You are currently viewing Do you have to make your sexual fantasies into reality?
Fantasy

Do you have to make your sexual fantasies into reality?

Do you have to make your sexual fantasies into reality?

One of the most fun aspects of sex is our ability to turn fantasies into reality. We see something in porn, read about it in erotica or fanfiction, or just conjure it in our delightfully perverse minds, and envision what it would be like to actually try that hot thing for ourselves. And sometimes, when we manage to follow through on those plans, it turns out amazing.

But sometimes it doesn’t. And that’s fine too.

There are many reasons a fantasy might be better off remaining a fantasy, rather than being enacted in your actual sex life, such as:

● It is physically impossible or improbable for you. You can’t exactly get lucky with a centaur in real life, for example, nor can you necessarily maintain an acrobatic sex position for more than a few minutes at a time – and that’s fine, because it can be hot to fantasize about these things regardless.
● It would be too emotionally fraught for you in real life. For example, many of us have, at one time or another, fantasized about having sex with an ex, even if we knew intellectually that we were deeply incompatible with said ex or that seeing them again would be emotionally difficult and potentially even scary. If you’re not sure whether a particular type of sex would be a good idea for you or not, it’s probably best to fantasize about it instead of pursuing it.
● It is morally or legally questionable or outright disallowed. While there is some debate about whether it’s inherently harmful to fantasize about things that would be harmful if done in real life, broadly speaking, thoughts are just thoughts. When given the choice between doing something objectionable and just thinking about doing it – which is almost always a choice that’s within our power to make – why not constrain your misstep to the land of fantasy? (Keep in mind that all sex acts between consenting adults are fine, so it’s worth examining whether your perception that your fantasies are “immoral” is actually based in reality or is just borne from dogmatic shame you picked up from religion, your parents, or anywhere else.)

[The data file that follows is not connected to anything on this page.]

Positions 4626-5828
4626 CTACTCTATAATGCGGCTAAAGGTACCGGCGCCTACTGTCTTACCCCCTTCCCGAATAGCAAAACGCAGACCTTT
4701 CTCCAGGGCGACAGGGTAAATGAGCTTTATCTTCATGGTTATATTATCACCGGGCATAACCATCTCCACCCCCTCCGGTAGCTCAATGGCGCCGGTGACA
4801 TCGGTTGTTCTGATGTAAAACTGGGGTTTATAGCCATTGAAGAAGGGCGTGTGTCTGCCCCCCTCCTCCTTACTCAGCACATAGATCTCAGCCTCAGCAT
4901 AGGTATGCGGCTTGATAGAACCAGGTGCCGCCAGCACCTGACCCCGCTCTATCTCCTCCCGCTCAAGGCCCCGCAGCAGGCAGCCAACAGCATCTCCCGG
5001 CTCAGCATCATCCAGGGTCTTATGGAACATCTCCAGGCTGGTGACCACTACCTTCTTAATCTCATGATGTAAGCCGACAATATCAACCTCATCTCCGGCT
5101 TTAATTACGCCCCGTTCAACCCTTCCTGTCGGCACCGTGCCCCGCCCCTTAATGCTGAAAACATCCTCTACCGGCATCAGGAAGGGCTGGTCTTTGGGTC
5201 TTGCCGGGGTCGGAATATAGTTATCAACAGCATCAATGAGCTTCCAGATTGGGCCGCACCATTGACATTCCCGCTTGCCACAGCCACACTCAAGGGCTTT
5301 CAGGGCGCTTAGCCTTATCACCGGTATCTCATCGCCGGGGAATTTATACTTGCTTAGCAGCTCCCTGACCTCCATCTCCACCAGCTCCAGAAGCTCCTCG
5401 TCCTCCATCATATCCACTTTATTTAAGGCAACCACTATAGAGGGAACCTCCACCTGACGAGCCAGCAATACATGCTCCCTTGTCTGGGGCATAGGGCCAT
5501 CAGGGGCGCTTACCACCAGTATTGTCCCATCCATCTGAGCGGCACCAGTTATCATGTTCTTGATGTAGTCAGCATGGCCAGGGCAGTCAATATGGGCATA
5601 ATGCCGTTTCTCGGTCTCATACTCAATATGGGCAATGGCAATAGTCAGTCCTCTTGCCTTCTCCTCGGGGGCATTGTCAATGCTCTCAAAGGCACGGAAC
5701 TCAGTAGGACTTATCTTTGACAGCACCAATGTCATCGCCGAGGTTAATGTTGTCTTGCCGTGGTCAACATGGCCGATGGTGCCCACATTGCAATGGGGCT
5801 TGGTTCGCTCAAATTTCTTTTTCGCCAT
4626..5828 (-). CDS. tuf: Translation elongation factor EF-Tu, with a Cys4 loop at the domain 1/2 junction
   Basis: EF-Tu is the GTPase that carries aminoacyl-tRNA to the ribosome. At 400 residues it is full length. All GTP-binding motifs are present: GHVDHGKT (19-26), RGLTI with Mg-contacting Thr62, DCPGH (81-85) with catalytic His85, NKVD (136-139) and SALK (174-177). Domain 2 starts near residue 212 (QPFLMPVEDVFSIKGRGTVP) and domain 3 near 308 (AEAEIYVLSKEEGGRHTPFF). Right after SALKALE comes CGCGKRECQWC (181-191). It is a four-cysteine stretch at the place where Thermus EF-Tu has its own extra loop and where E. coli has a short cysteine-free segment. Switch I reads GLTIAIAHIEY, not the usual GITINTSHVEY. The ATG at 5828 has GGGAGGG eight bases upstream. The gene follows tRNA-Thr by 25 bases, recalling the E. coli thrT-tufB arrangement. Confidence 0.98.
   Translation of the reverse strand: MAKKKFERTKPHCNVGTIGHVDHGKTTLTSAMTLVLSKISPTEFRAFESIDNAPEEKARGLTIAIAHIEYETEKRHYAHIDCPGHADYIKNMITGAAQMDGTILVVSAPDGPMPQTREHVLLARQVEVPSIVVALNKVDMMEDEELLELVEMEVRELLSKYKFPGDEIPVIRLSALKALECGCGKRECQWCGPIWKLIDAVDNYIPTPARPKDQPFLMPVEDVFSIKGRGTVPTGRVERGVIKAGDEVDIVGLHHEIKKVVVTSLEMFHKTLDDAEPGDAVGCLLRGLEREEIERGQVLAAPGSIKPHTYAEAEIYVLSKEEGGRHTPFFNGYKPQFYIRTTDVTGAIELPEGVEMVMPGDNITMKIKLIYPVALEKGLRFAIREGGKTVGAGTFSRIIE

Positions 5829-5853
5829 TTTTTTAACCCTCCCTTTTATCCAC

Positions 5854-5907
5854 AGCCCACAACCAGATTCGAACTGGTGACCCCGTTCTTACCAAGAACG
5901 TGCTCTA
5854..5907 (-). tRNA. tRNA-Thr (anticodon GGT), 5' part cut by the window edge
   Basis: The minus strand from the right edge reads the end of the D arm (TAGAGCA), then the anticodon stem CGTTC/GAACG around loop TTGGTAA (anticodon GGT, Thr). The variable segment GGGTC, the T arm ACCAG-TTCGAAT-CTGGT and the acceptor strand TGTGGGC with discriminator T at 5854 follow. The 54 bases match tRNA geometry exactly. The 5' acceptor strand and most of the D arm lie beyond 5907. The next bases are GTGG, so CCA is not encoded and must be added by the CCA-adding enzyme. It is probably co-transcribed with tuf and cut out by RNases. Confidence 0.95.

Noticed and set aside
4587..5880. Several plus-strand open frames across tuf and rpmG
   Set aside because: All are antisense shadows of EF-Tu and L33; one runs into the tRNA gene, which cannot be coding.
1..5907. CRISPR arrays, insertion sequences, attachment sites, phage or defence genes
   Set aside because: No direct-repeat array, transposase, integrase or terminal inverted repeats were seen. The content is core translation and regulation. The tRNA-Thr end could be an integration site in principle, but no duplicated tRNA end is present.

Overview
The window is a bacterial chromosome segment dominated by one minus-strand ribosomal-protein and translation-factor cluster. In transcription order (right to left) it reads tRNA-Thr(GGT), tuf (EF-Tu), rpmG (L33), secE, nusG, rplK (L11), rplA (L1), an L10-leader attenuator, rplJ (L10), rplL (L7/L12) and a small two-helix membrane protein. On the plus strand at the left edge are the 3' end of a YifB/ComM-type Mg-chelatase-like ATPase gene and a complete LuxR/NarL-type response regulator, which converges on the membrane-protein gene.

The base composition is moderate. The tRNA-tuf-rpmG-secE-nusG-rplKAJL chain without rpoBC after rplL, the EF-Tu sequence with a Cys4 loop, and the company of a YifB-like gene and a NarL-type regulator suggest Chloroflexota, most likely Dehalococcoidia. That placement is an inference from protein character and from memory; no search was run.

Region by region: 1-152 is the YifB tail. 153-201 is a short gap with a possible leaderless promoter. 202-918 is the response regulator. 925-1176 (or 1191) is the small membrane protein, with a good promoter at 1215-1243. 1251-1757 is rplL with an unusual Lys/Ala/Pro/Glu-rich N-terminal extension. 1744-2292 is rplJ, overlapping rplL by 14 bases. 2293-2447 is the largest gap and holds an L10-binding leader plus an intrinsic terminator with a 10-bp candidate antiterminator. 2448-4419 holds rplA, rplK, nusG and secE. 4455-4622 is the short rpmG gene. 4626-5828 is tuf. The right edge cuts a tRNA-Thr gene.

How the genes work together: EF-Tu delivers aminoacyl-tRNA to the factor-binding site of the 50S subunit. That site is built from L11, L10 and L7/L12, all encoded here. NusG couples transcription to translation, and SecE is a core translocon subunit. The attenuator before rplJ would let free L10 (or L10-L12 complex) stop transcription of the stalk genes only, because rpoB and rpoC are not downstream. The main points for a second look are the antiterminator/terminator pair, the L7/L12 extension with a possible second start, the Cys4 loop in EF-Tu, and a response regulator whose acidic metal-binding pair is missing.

● You have a suspicion (or even know for sure) that you just wouldn’t find your fantasy as hot if you did it IRL. For instance, maybe you have a lusty crush on your boss, but know deep in your bones that it would just be too messy and stressful if the two of you were to actually hook up. Fantasies are a wonderful way to explore the hottest parts of any possibility without risking the accompanying drawbacks.

However, all of that being said, there are times when just fantasizing about an act doesn’t feel like “enough,” even if you nonetheless know that you don’t want to literally act out your fantasy. Here are some potential compromises you can make, to find that happy medium between all-fantasy and all-reality:

● Talk dirty with your partner about your fantasy – perhaps in the form of a roleplay or a sexting session. This feels much more “real” than just pondering your fantasy privately, even if you’re not actually doing much beyond talking.
Watch porn featuring your fantasy (if you can find some). This can feel more concrete and “real” than just visualizing it.
● Write an erotica story about your fantasy. This can be a great way to “exorcize” a recurring thought from your head by putting in writing – and also, you end up with a hot piece of work you can share with others or even submit to erotica anthologies whose editors have published a call for submissions.

Have you ever had a fantasy you had no intention of acting out? What led you to make that decision?

katewritesaboutsex

Kate Sloan is a journalist, blogger, podcaster, and educator who has been writing about sex online and in print for over five years. She writes about sex, kink, relationships, fashion, beauty, writing, and mental health. She has been voted a Kinkly.com Sex Blogging Superhero for four years running, and her words reach over 22,000 sex nerds, weirdos and queerdos every month. As a journalist and essayist, Kate has written for Glamour, Teen Vogue, Daily Xtra, the Establishment, Maisonneuve, Herizons, the Plaid Zebra, xoJane, and more.

Leave a Reply